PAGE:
A pioneer in the export of Capitol Hill cool to the rest of the world, Ace Hotel and Rudy’s founder Alex Calderwood died Thursday
at the age of 45, according to the fashionable hotel chain’s blog. UPDATE: Calerwood was 47, the New York Times reports. The Seattle-born, accidental entrepreneur was one of three partners who opened the first Rudy’s Barbershop on E Pine in 1992.
The hotel did not provide a cause of the Seattle-born Calderwood’s death.
In 2012, Seattle Met provided this account of the business savvy behind Rudy’s:
Armed with no business education and $16,000, they and a third partner, David Petersen, started Rudy’s Barbershop on Capitol Hill as a lark. The cheap haircuts by tattooed stylists were almost an afterthought; the real goal was another hangout, one where conversations carry down the line of vinyl chairs. Today the chain is 16 shops deep in four cities.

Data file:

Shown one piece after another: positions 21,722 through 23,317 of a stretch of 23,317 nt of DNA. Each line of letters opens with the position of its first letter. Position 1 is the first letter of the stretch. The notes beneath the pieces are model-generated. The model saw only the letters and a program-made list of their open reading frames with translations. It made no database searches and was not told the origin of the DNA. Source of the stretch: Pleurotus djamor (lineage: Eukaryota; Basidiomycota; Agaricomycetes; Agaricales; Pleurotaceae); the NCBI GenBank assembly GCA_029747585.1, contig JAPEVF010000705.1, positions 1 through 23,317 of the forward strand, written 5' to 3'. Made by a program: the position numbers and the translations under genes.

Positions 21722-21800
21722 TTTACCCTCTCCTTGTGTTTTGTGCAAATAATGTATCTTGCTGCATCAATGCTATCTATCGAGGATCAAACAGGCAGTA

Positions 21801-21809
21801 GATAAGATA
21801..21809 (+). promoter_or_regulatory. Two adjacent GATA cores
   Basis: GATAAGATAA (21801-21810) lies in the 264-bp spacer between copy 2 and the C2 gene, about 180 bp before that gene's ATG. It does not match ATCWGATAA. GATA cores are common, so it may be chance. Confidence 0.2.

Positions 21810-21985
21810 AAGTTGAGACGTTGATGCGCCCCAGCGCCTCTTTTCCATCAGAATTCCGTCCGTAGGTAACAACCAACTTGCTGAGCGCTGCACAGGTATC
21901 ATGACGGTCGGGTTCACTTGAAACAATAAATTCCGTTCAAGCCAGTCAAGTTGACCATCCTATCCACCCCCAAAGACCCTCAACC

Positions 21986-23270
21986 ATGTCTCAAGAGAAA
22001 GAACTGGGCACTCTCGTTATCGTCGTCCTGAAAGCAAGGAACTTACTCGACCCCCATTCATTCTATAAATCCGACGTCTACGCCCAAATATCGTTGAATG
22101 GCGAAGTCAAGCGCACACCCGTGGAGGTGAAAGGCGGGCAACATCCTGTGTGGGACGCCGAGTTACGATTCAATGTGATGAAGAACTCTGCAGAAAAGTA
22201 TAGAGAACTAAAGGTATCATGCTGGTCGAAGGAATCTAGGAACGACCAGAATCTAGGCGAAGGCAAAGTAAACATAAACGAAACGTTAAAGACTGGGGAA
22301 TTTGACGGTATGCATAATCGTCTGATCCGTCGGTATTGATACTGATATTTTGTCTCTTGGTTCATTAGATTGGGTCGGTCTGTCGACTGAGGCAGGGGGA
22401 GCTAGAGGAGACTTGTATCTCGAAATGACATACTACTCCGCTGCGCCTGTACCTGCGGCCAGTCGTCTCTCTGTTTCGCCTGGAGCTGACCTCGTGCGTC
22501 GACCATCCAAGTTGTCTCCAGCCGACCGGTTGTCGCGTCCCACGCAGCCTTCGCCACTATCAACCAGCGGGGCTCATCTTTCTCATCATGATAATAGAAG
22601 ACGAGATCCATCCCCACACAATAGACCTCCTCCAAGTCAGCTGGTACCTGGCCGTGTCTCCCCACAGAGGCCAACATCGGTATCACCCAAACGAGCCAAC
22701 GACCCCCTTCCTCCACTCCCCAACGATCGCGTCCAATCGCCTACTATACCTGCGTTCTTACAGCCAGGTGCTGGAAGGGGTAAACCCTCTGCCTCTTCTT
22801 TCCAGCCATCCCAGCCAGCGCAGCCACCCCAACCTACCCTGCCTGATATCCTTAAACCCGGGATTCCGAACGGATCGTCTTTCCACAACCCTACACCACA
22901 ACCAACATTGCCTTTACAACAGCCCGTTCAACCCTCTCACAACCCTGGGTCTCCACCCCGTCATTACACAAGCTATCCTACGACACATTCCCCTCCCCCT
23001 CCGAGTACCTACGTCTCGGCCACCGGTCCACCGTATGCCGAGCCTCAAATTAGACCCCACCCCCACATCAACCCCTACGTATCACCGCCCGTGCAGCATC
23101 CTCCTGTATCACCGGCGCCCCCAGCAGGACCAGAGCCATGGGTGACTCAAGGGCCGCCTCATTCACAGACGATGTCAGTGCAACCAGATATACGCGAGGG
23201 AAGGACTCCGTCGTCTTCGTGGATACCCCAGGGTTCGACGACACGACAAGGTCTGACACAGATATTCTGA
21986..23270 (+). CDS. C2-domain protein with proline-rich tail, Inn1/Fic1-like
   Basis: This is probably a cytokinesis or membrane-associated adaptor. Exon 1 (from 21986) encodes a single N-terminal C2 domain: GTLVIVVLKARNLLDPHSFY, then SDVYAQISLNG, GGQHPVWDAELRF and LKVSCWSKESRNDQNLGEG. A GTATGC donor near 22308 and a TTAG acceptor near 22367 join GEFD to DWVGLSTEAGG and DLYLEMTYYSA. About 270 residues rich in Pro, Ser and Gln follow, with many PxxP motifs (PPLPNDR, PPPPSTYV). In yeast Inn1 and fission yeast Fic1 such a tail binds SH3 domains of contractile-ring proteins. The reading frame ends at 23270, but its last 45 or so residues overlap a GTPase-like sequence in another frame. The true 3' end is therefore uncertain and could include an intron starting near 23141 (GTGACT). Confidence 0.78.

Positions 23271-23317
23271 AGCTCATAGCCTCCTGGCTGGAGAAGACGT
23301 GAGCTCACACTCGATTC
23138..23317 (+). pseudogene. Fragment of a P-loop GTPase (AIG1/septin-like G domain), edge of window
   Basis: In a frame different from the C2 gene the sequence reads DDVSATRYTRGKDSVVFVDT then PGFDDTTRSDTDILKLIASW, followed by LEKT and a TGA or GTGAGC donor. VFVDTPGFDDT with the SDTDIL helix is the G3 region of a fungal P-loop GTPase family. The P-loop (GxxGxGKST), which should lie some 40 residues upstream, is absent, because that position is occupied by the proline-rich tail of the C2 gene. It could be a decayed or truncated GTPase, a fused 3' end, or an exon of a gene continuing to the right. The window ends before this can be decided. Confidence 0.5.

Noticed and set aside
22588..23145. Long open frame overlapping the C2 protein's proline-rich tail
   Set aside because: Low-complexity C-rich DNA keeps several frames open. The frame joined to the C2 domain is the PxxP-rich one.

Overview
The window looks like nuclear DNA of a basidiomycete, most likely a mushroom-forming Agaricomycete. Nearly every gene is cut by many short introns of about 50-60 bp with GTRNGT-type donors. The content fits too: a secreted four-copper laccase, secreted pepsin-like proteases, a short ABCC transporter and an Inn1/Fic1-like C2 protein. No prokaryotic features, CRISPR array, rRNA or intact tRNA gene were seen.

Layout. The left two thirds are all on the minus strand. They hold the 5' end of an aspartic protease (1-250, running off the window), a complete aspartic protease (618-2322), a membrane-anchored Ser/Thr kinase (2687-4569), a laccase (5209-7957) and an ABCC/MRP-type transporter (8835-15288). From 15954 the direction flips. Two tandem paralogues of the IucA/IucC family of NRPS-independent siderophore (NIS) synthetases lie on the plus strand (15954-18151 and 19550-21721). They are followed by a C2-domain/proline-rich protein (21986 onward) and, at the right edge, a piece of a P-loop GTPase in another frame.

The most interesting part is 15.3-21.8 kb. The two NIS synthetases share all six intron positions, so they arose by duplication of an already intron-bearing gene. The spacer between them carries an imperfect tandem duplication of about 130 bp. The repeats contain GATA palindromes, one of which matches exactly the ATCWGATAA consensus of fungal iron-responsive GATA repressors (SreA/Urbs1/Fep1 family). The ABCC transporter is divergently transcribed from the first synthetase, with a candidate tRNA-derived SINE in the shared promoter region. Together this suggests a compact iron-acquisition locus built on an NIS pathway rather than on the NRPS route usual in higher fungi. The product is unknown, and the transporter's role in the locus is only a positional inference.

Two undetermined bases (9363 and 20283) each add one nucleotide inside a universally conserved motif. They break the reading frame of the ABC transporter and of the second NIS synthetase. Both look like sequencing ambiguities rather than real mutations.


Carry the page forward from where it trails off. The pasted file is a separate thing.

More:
And the big break in Belltown that led to the creation of the six-location Ace Hotel chain:
In 1996, the crew happened upon an empty flophouse in Belltown, a neighborhood then more overrun by homeless than hipsters. Some small rooms shared bathrooms—still do—but Calderwood embraced the rough edges. “What if we could make a hotel like someone’s Capitol Hill apartment?” mused Calderwood, who at 45 would still fit in on Pike/Pine, what with his wild black curls and jeans-and-blazer look.
UPDATE Sunday, November 17, 8:23 AM: The Seattle Times obituary includes more info on Calderwood’s influence on Capitol Hill:
In 1998, he teamed up with another Rudy’s partner, Jared Harler, to start the Capitol Hill dance club ARO.space. The club quickly became one of the most popular in Seattle.
Mr. Calderwood’s next project was even more ambitious.
He again joined with Weigel, who by then had worked to start the Baltic Room, with Derschang, and Bimbo’s on Capitol Hill.
Mr. Calderwood and Weigel turned to Belltown, converting a rooming house at First and Wall into what Mr. Calderwood called a “whole new hotel idea.”